Wednesday, February 29, 2012

Star Trek '12: 412 AD - Picard

There’s a famous Picard family story about the time the Visigoths came to town. Jean-Luc particularly enjoyed hearing this one growing up, and his brother Robert constantly reminded him about it in later years, saying that it helped transform him into the arrogant man he became (or at least, in Robert’s estimation).

The story goes, in the years following the sack of Rome, when they were looking for something else to do, the Visigoths landed in Gaul, on the land that would one day become the Picard vineyards, and got drunk. That’s the joke, anyway, but young Jean-Luc used to imagine what exactly it meant for his heritage, his connection to a vivid moment in time, when so many things were possible, the possibility of cultures intersecting and interacting and generally coming together, adding to one another, even if sometimes it was a little messy, and that’s probably when he first looked to the stars, dreaming of life as an officer in Starfleet, and yes, perhaps one day a captain of his own ship, never knowing from day to day what the future would bring, except that it would be glorious.

Yes, Robert certainly had his version of the young Jean-Luc, and he would have said that the joke would continue that Jean-Luc had Visigoth blood in him, all right, certainly not in the way Jean-Luc would ever suggest, perhaps remembering how unruly and headstrong his younger brother could sometimes be, less so after that incident with the Nausicaans, surely, but nothing like the cool resolve it took to look after tradition, the family as it was for many, many centuries, feet firmly planted on the earth.

Who’s to say which brother got it right? Both could look to the same moment in time and see different interpretations. Well, that’s what family does, that’s what everyone does. With family it can just be a little more personal, and who knows what the effects will be?

Tuesday, February 28, 2012

The Adventures of Kentucky Joe in Space!

One day Kentucky Joe was milking his cow Bessie, and the next, he was hurtling through space!

If he'd ever taken a close look at Bessie, he would have noticed that she was no ordinary cow. The fact is, however, that Kentucky Joe was always much like anyone else, in that he expected life to be pretty much to be a fairly predictable affair, and in fact it was, except it was predictable in all the ways he'd never even suspected.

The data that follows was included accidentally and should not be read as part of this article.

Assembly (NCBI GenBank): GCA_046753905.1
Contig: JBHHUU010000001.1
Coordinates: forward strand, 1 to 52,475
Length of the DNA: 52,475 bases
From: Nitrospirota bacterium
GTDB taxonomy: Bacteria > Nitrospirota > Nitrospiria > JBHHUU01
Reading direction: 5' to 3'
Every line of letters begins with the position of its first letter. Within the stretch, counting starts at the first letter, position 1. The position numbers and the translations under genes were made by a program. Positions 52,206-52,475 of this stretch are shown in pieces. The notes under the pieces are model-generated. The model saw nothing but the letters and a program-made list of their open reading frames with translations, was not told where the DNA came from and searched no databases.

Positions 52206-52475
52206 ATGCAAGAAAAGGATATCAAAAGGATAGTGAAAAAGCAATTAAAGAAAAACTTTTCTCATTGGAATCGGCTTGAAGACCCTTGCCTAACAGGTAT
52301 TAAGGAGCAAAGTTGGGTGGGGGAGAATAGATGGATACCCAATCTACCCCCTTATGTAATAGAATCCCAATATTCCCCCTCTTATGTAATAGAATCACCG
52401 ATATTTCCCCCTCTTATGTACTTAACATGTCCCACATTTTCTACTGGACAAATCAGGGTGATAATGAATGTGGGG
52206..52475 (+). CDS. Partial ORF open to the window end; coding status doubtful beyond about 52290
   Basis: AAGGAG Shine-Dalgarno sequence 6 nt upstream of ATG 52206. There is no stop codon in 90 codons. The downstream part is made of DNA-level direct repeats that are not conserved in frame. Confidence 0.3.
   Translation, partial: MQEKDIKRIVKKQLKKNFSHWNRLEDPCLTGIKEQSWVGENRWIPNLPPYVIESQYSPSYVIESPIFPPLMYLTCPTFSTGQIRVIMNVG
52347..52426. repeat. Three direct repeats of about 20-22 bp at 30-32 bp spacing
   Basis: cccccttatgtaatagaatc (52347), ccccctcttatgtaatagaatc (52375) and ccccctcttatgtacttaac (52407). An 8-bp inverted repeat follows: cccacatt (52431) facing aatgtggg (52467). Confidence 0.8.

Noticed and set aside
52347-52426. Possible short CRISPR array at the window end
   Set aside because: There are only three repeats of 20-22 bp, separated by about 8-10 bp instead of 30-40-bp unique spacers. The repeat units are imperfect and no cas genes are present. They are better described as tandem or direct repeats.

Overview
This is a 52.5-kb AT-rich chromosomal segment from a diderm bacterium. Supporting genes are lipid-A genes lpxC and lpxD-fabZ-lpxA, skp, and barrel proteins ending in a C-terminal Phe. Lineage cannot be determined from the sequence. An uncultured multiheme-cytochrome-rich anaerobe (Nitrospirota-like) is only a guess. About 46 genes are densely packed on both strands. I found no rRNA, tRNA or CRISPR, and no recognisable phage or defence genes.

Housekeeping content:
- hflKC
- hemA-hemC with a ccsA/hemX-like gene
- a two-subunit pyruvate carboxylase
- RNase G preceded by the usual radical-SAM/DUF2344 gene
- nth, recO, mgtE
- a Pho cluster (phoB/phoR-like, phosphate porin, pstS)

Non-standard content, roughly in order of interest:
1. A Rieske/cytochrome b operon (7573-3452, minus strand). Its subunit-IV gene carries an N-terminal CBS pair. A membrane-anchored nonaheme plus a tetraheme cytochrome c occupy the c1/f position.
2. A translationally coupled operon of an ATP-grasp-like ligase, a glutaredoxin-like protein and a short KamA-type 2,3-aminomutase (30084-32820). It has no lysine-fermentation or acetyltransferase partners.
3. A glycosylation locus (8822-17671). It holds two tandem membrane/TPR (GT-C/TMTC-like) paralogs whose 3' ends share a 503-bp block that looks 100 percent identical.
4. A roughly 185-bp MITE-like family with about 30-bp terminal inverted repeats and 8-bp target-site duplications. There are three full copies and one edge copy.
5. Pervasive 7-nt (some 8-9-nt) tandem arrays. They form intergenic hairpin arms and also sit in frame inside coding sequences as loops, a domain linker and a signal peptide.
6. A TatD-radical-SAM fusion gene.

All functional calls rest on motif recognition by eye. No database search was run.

Bessie was a cow, all right, but she was a cow from the distant reaches of the universe!

Stranded on Earth after a recon mission to find the lost dictator of the galaxy, Bessie settled into existence producing milk and munching on grass for years, waiting for the moment when she could exact her revenge on Kentucky Joe, who continued to baffle her in his inability to recognize anything past his own immediate airspace.

The moment finally came when a meteor streaked across the night sky one summer evening and struck Kentucky Joe clean on his head, knocking him unconscious for several minutes.

When he awoke, Kentucky Joe was inside a capsule barely large enough to contain him, with no perceptible propulsion system but a rocket seemingly pushing him along to some unknown destination.

He'd never seen the stars like this!

Also, his head was still spinning, and he suspected that he was suffering from a hangover, except he hadn't had a drink since high school graduation, when Susie May had rejected his marriage proposal on the grounds that, in all possible ironies, his father's farm had never had a cow in its pastures.

After a few minutes, Kentucky Joe was able to focus long enough to see that his ship was entering a wormhole, where he was startled to see an actual worm, or at least that's what he assumed it to be. He closed his eyes before he could give it much thought.